TO: How did you first get into psychedelics?
SM: I was really rebellious and had a very sheltered upbringing. I did everything I could to resist anything any kind of authority figure could tell me. I really lucked out because at the time of my life when the first bit of drugs were coming around, marijuana was the first one, and then psychedelics were after that. I’m really fortunate that it wasn’t coke or heroine that came into my life first because who knows what my response would have been.
I don’t really remember my first trip but I know that it was life changing. It was something that made me see life in a different way. I felt like I was so different, like I was alienated by my upbringing. I felt like I was some crazy person and no one saw things the way I did, and I really struggled with that. Psychedelics were this way of…if I was around other people on psychedelics I could talk about things I thought were funny and interesting and people would be interested, for the first time ever.
It gives you the ability to make yourself more susceptible to hearing new ideas and new ways of looking at life. It was tremendously impactful in my life. It definitely took me a long time to really understand the therapeutic benefits but that was always kind of creeping into my world. I’ve continued regular use for twenty years.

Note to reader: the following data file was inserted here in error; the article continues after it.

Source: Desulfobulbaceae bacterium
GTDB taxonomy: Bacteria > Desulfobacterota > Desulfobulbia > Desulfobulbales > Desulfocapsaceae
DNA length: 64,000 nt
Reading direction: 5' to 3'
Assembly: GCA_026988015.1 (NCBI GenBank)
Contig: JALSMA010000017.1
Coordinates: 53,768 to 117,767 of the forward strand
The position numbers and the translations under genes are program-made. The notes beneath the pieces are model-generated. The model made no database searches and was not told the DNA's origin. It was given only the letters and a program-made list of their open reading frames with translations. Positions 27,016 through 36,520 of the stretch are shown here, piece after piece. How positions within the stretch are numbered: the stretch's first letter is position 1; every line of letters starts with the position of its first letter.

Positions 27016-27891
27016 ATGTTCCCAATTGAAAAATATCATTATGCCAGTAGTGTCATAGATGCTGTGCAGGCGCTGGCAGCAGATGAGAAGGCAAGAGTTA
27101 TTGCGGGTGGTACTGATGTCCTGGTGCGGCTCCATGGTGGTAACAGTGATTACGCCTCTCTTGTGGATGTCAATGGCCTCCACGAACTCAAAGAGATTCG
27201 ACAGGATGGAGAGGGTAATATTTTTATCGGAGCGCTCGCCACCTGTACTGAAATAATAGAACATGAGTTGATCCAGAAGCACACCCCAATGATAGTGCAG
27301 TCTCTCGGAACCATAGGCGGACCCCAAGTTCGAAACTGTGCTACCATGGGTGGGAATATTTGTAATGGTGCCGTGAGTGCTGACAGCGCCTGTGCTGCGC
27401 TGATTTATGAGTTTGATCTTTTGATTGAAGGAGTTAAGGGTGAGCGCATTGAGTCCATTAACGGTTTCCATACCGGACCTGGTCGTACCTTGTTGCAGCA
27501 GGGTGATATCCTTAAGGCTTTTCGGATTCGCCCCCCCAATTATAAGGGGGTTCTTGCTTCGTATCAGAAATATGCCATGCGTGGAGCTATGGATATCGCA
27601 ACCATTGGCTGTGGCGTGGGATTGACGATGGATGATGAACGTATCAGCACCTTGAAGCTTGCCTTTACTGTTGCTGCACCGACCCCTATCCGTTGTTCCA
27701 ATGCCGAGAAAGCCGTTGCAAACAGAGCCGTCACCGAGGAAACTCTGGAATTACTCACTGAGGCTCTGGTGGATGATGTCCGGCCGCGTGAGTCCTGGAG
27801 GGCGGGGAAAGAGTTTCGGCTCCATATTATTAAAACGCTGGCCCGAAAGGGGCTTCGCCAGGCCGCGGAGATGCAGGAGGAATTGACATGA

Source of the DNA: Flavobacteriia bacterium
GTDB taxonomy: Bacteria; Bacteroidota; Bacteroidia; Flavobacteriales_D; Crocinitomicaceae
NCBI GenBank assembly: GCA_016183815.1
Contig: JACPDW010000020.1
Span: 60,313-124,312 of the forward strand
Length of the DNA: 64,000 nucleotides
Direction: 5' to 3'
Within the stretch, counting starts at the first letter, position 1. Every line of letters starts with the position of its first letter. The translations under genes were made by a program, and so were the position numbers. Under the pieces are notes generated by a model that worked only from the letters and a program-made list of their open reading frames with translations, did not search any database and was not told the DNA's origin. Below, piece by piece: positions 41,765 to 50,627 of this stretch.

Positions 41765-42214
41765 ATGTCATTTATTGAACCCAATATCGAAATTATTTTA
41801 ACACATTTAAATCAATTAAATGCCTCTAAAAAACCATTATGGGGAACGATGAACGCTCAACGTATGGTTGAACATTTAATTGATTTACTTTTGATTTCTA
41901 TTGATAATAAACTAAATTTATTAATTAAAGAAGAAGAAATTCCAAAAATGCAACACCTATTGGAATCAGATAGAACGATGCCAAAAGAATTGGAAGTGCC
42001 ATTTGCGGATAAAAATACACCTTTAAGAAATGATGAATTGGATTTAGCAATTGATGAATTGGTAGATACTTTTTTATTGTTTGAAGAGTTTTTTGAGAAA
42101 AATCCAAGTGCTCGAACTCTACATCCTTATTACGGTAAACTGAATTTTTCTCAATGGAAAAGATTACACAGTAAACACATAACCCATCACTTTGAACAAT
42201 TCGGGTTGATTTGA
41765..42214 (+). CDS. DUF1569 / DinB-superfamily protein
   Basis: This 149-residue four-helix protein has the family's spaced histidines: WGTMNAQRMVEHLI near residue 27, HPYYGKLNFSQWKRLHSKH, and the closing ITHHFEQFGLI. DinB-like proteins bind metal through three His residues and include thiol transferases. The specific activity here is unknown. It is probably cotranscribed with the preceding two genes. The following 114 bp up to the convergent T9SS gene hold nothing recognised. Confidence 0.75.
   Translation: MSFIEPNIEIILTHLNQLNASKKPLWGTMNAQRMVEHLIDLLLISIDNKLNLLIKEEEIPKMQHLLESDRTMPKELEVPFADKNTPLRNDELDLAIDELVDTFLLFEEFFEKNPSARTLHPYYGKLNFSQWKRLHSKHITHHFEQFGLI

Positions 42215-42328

When I did DMT three years ago that was something that was life changing. It was just so thought provoking and it got me more into neuroscience and I started coming up with a lot of ideas. It was just this crucial part of my life where I was just a little unsatisfied with what I was doing and I was wanting to be speaking my mind a little more and figuring out ways to communicate bigger scientific ideas with people. That’s when I started thinking, well, maybe I’ll put together this show. I wasn’t planning on doing this show for another five years or so because I didn’t think the world wasn’t quite ready, and they aren’t, really. I mean, the stigma is still very real.
But I gave it a shot. I lined up a few shows just to see what would happen, how it would work, and the response was different than anything I could have foreseen.
You can find remaining tour dates and more details here.